Aloe Butter is a soft solid butter produced by extracting Aloe Vera in a fatty fraction of coconut which is completely oil miscible. Aloe Butter melts on contact with the skin and it may be used in creams, lotions, and soaps at 2.5% to 6% and for lip and body balms up to 100% to provide a moisture barrier for dry skin. Aloe butter is sold by weight.
The Aloe Vera (Aloe Barbadensis) plant, which is native to Africa, has long been known for its medicinal properties. With its soft texture, this white colored butter is a great addition for any cosmetic application with a softness rating of 4.
Since the healing properties of Aloe were discovered many centuries ago, Aloe has been used worldwide in a wide variety of cosmetics and medications. Its original use was for the production of a latex substance called Aloin which was used in laxatives.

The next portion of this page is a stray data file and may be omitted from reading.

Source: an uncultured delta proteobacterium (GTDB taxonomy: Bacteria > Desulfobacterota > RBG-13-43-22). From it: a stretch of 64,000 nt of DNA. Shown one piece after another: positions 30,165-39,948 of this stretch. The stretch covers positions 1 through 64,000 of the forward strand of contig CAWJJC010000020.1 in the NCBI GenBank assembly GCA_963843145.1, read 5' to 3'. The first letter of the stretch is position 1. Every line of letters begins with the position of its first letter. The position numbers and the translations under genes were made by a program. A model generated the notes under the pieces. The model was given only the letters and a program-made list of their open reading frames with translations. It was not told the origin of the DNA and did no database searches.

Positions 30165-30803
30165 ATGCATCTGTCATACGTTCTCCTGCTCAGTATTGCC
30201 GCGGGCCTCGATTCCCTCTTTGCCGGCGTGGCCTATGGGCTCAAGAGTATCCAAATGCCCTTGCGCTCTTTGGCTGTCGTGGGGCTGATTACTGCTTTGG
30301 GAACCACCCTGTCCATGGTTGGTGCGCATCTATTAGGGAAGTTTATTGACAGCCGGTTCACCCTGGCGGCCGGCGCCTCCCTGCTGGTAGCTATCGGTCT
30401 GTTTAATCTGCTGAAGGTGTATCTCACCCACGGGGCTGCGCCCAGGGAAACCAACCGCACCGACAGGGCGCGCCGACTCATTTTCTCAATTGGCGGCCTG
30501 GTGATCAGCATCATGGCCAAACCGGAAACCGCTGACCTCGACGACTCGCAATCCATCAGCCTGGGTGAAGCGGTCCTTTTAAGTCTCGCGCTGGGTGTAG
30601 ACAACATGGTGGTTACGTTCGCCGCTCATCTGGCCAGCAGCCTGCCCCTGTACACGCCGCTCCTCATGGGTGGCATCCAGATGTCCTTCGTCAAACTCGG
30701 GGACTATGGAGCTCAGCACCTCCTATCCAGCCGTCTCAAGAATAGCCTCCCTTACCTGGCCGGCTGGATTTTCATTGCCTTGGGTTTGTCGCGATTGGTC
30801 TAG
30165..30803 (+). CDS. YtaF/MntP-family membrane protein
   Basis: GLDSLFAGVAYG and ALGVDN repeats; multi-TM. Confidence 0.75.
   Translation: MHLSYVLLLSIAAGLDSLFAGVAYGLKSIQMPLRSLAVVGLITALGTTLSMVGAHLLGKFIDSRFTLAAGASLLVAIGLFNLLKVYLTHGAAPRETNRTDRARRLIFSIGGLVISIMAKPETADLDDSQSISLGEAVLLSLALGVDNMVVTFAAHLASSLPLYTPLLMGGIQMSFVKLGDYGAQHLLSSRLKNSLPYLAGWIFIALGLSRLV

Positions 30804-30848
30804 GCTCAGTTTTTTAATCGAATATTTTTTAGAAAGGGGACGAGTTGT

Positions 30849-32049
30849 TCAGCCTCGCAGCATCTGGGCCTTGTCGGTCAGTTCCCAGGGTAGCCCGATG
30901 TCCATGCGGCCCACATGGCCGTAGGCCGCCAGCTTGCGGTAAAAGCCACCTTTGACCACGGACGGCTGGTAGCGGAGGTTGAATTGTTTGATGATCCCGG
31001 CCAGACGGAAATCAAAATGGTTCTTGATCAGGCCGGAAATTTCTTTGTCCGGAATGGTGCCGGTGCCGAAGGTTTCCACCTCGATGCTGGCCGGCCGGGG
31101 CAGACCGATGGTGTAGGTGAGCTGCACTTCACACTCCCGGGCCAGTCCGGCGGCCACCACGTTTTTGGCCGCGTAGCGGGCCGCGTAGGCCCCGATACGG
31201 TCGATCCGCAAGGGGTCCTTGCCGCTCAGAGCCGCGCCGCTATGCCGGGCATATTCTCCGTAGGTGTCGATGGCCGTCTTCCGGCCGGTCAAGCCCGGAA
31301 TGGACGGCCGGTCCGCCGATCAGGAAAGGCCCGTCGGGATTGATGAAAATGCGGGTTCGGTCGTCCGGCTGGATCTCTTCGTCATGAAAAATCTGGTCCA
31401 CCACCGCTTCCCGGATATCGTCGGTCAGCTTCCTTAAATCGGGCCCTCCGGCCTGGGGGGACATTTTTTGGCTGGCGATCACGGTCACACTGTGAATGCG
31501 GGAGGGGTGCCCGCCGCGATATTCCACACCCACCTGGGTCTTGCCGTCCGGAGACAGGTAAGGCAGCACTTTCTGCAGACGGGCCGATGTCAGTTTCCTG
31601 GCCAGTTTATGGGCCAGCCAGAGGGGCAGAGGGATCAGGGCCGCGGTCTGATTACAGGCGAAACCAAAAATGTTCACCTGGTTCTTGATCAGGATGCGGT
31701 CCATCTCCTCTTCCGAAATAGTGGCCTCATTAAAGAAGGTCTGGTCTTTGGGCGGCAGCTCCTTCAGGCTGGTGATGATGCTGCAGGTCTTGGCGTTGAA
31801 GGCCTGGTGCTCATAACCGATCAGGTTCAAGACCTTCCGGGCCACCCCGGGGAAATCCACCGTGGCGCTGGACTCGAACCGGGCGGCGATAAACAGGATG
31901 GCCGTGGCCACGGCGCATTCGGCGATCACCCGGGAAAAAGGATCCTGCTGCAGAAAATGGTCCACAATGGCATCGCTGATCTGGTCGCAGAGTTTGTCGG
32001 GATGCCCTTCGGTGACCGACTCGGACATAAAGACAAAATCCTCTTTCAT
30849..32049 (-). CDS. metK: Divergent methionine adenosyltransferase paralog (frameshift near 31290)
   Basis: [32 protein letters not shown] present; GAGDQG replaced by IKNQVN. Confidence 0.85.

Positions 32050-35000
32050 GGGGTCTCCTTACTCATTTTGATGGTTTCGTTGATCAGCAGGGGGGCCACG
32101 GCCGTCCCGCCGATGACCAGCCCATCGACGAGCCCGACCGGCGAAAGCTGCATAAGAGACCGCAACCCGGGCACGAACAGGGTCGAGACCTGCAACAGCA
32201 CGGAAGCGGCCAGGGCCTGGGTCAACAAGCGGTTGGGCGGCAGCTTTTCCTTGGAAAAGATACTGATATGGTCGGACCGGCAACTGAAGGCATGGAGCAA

Using a coconut fatty fraction which produces a soft-solid "butter" at room temperature which melts on contact at skin temperatures. Aloe Butter may be used for cutaneous dryness to assist in moisturization after exposure to sun and other harsh elements.
It is completely oil miscible and contains no preservatives or coloring agents. Completely natural!
Benefits of Aloe Butter
Aloe butter has carved a significant niche for itself in the world of natural skincare and beauty products. Its origin from the potent aloe vera plant, combined with the consistency and beneficial properties of vegetable fats, makes it an ingredient of choice for many who seek natural remedies for skin care concerns.